Martha Rosler is a New York-based artist and activist who has used the photomontage format to explore power, gender, and war in American society—themes that are as present today as they were when she first began experimenting with these ideas in the mid-sixties. From the inception of her career, which has spanned media, Rosler has maintained her investigation into the distribution and reception of mass-produced images, using the collage format to layer disparate images—from fashion, advertising, lifestyle, politics, and war—to suggest the simultaneity and indeed co-dependence of seemingly distinct realities. Her groundbreaking early work, including Body Beautiful (1966–1972) and House Beautiful: Bringing the War Home (1967–1972), established a firm visual foundation in which the “ugliness” of violence—initially the Vietnam War, then Afghanistan, and now encompassing other atrocities—punctures the veneer of domestic perfection as staged by lifestyle magazines and mainstream advertising.

Isabel MeyersHome Invasion
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Series of Thought

By BETSEY GARAND

Images by Michael Mazur and Betsey Garand

Three weeks ago, I had an intimate and frenzied encounter with a wild bobcat as it was chasing my chickens. We locked eyes for a moment, and I quickly glanced down at its large, impressive paws. Tawny, speckled fur contrasted starkly with razor-sharp black claws. It ran off to the edge of the woods, first stopping to glance back at me before disappearing into the thicket. I began to think of a series of intaglio prints that would capture the essence of this feral fury.

Sunna JuhnSeries of Thought
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The Art of Grief: ‘Windows and Mirrors’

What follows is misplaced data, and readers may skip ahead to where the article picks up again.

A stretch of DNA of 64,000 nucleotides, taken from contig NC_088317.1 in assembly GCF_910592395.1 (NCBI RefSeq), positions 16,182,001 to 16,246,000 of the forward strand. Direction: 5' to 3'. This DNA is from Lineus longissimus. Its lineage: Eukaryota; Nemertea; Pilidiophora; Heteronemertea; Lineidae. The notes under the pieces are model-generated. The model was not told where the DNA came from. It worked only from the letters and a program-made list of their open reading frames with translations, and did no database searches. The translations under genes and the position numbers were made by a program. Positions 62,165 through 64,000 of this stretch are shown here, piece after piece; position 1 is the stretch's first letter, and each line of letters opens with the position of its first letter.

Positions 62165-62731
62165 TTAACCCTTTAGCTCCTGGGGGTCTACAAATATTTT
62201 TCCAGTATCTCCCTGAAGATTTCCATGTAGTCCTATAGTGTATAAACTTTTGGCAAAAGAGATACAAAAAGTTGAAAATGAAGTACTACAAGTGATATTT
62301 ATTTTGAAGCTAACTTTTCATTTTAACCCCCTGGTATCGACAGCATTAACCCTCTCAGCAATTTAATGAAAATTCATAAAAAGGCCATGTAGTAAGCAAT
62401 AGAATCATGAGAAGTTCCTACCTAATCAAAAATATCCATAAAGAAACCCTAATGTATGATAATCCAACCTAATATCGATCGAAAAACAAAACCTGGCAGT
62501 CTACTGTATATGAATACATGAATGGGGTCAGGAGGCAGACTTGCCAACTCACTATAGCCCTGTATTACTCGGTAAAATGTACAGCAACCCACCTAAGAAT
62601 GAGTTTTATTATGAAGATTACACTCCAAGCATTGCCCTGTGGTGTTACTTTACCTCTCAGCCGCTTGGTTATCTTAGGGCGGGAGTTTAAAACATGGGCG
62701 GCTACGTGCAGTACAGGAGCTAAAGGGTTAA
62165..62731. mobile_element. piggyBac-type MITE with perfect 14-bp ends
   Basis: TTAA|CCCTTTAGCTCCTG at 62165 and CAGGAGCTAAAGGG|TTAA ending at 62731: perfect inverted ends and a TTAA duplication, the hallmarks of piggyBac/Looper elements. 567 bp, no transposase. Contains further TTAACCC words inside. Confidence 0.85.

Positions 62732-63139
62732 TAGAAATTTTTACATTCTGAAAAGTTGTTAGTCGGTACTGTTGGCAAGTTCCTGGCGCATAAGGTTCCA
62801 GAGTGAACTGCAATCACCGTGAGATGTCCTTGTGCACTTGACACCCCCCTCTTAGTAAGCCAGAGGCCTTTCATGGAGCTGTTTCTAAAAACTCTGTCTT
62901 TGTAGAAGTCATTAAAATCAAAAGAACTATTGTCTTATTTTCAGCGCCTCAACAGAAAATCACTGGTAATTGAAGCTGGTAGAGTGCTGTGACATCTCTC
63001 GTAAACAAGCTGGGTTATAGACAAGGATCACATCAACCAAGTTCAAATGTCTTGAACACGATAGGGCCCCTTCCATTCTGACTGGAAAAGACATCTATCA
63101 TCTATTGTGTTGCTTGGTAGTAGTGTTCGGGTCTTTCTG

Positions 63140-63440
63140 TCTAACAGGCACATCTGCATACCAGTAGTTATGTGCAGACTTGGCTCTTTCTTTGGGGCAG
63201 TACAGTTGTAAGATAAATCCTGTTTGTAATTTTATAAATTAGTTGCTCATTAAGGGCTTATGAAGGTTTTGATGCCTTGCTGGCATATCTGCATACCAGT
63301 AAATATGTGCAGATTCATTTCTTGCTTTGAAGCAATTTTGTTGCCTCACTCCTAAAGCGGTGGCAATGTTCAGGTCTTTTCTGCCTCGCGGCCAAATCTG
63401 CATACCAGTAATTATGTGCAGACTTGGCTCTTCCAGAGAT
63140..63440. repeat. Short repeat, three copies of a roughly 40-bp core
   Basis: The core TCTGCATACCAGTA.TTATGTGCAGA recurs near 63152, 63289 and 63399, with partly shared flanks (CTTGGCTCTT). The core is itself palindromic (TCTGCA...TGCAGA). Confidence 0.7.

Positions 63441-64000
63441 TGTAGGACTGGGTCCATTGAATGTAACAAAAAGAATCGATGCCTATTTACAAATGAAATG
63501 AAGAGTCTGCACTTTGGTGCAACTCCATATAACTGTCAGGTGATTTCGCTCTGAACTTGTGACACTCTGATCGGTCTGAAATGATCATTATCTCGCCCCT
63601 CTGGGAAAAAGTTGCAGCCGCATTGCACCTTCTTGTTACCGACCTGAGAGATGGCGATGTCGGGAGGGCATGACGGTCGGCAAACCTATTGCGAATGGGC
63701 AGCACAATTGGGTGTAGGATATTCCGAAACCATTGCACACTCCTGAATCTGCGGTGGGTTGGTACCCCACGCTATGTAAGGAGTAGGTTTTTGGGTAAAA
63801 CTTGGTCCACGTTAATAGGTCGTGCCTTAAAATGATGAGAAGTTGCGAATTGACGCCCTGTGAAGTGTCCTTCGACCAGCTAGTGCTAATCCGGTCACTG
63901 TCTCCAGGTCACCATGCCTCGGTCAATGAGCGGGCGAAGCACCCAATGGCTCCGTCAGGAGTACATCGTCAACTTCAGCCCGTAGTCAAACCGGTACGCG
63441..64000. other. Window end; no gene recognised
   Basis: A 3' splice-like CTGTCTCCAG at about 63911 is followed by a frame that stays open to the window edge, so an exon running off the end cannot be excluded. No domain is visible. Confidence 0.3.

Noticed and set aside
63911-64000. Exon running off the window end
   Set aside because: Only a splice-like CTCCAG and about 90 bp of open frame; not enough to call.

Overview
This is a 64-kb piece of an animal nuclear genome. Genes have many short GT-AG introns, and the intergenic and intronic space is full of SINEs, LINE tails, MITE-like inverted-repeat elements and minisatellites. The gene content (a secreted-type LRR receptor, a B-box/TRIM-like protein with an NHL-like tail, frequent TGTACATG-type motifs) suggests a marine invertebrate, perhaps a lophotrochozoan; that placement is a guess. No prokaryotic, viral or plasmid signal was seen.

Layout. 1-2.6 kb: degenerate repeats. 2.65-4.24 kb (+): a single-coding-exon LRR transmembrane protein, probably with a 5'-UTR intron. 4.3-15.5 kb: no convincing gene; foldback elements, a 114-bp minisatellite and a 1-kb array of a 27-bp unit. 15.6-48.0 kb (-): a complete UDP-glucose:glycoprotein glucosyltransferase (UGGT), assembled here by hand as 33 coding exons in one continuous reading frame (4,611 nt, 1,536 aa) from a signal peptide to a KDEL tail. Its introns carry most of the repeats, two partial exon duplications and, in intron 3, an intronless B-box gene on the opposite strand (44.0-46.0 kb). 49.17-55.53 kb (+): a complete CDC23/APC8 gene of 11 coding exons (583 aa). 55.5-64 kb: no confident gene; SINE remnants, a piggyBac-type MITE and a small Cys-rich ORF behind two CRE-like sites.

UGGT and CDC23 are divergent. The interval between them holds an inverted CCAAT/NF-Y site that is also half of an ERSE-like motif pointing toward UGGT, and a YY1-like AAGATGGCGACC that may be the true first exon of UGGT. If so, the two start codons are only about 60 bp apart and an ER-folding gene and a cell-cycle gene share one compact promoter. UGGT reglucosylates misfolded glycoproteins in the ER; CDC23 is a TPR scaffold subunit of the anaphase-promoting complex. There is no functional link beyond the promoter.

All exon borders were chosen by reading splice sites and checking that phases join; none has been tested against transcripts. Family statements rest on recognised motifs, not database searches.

By ROBERT F. SOMMER

“Con mortuis in lingua mortua.”

—Modeste Mussorgsky

Blood seeps through the gauze on Salima’s foot. It’s what we notice first: the dark, rusty seepage a sharp contrast to the pastels of her pajamas and room. She’s thirteen, we learn, but the distant look in her eyes belongs to someone much older. She sits squat on the bed, chin resting on her knee. She seems mindless of her burns. Her mother and sister also survived, but three others in her family were killed when the American helicopter opened fire on their tent in Kandahar.

Julia PikeThe Art of Grief: ‘Windows and Mirrors’
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The Radical Familiar: Matisse’s Early Nice Interiors

By ARDEN HENDRIE

The paintings may be best known for what they are not. They were made on the heels of work now considered Matisse’s most groundbreaking, the paintings from the period between 1907 and 1917 when he engaged with the early perceptions of modernism. His trajectory through these years widened his ambitions and shows him becoming more cutthroat within them, first leaving behind the saturated exuberance of fauvism, then, by degrees, flattening color and form into strange and austere near-abstractions.

Julia PikeThe Radical Familiar: Matisse’s Early Nice Interiors
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Under Current: Tidal Pull

By AMANDA VALDEZ 

Suck Face Sunrise

Where do your shapes come from? This is a common question I encounter.

I dislodge shapes stored in my body through the act of drawing. These shapes originate from a vast matrix of experiences. There are typically three categories of overt reference: art and archeological objects I seek out through research and travel; landscape; and direct physical experiences (floating on a lake, running in the woods, dance, aging, sex).

Julia PikeUnder Current: Tidal Pull